Fallout 76 has become one of the higher-profile comeback stories of the past few years. It was meant to be a bold multiplayer direction for a storied single-player IP, but while it previewed fairly well, it launched and reviewed pretty terribly – our Fallout 76 review described it as worn as the post-apocalyptic world it depicts – and it took Bethesda years to scrub the resulting stain off. Some players would no-doubt argue that the game’s still not up to par, but after years of triage, u-turns, massive overhauls, and regular content updates, Fallout 76 has clawed its way back and passed 13.5 million total players.
Bethesda’s year-end Fallout 76 report (opens in new tab) confirmed the updated figure, which has gone up by roughly 500,000 total players since October. As ever, a game’s total player count doesn’t tell us how many active or concurrent players it has. The best reference we have for that is probably Steam Charts (opens in new tab), which reports an average of about 7,000 concurrent players for Fallout 76 throughout 2022, with a yearly peak of 15,422 in November. That said, Steam is just one of the ways you can play Fallout 76 on PC, and the game is also on consoles – including Game Pass, currently – so this figure is pretty limited too.
Speaking of Steam, Valve’s storefront is a reasonably reliable barometer for the public opinion of the game. Fallout 76 is now sitting at over 40,000 total user reviews on Steam (opens in new tab), 76% of which are positive. 79% of the most recent 1,000 reviews are positive as well, which is a pretty decent showing, especially compared to its utterly disastrous opening year. I think this short review from user captain_colwyn, who had 313 hours logged as of December 20, sums up the trend nicely: “It’s good now, try it.”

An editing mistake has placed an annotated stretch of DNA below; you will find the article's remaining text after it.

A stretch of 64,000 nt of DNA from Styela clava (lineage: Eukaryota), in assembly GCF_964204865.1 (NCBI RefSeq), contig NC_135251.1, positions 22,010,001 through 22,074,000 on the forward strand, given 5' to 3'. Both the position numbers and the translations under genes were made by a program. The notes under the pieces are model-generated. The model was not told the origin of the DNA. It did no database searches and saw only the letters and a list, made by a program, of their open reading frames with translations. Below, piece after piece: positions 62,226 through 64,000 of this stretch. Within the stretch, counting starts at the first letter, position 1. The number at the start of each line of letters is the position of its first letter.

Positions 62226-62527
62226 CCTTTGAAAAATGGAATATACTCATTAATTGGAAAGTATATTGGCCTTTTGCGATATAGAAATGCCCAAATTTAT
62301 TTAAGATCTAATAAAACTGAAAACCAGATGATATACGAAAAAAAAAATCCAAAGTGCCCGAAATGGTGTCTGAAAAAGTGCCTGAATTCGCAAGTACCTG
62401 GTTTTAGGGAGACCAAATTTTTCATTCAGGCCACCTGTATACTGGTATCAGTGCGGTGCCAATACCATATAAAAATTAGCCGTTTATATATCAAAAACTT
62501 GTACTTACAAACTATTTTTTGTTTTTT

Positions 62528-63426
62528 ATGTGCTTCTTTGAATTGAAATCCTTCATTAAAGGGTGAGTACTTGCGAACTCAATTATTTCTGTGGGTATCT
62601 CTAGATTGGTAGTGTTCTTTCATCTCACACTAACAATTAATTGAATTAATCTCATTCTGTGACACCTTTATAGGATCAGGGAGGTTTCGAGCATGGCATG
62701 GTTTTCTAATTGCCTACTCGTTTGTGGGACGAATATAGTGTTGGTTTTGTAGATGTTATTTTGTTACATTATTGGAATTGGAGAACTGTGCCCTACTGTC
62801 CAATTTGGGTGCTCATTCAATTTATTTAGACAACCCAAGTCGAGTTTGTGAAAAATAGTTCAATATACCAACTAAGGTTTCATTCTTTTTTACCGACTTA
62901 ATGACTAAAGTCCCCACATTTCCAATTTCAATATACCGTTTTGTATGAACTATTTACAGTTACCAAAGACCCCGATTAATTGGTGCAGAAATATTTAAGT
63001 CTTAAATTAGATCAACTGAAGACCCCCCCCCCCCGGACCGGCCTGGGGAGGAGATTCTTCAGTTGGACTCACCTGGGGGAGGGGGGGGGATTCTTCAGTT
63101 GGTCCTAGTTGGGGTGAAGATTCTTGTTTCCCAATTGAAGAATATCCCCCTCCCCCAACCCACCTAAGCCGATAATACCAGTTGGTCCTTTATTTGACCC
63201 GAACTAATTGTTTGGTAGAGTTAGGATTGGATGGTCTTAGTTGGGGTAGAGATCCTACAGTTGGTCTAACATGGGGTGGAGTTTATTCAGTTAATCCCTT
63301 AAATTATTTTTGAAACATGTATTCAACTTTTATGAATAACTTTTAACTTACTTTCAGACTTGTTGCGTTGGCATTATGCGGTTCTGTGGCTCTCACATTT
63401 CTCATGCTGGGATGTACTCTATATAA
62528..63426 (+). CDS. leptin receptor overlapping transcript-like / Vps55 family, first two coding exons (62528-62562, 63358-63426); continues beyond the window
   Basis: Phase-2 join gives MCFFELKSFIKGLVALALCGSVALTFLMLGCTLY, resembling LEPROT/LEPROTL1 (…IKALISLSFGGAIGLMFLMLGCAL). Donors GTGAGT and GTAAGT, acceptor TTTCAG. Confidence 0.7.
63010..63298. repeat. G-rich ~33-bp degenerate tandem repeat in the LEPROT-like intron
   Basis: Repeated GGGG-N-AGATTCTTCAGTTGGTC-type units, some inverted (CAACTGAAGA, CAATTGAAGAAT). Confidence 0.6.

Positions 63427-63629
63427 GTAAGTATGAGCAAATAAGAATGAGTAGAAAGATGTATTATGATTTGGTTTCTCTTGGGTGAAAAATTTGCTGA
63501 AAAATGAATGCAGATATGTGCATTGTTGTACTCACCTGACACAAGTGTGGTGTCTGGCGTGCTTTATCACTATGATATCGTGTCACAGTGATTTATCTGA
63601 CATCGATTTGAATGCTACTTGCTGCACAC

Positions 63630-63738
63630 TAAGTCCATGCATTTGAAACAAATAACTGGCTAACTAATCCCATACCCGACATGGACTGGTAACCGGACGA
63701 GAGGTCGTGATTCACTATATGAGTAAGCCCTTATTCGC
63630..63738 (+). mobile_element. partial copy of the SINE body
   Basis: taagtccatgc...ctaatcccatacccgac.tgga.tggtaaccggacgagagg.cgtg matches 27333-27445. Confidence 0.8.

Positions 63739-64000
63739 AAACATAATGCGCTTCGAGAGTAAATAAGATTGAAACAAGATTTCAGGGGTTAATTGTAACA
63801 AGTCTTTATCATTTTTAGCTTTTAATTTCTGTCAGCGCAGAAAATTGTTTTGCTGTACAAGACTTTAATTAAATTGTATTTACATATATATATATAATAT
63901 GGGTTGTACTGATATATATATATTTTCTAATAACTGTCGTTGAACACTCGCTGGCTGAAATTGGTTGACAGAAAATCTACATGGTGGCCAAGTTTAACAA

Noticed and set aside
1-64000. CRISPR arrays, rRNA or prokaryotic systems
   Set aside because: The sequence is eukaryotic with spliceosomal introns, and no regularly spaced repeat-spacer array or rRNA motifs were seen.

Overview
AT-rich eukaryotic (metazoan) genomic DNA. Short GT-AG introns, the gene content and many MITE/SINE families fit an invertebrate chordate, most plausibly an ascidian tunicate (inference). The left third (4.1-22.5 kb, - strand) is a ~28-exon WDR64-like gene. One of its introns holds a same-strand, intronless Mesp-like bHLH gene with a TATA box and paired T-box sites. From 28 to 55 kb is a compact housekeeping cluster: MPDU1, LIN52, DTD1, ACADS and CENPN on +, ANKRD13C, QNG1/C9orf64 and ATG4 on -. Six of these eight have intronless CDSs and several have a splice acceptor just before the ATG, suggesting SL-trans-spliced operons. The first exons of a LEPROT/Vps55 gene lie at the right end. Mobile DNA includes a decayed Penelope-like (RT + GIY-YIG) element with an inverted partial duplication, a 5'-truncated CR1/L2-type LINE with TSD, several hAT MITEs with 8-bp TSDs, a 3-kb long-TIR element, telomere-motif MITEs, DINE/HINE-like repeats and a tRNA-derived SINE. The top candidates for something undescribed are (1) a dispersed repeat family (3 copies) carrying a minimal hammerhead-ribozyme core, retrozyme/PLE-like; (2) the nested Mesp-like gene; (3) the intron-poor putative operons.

The most important (and telling) update in Fallout 76’s history was probably the Wastelanders expansion, which saw Bethesda bend on the game’s multiplayer tone and add bespoke NPC storylines with full dialogue, bringing it slightly more in line with the likes of Fallout 3 and Fallout 4. Fallout 76 is still primarily driven by other players, but the presence of more factions and characters made the game more interesting to some fans of the single-player games.
Bethesda’s annual report also contains a few more interesting factoids on the game, like players dropping almost three million nukes, spending over 48 billion caps at player-owned shops, and downing over 127 million Nuka-Colas. Oh, and pour one out for the three most-killed enemies: the feral ghoul, scorched, and super mutant.
Now standing on a steady foundation, Bethesda is eyeing at least another five years of support for Fallout 76.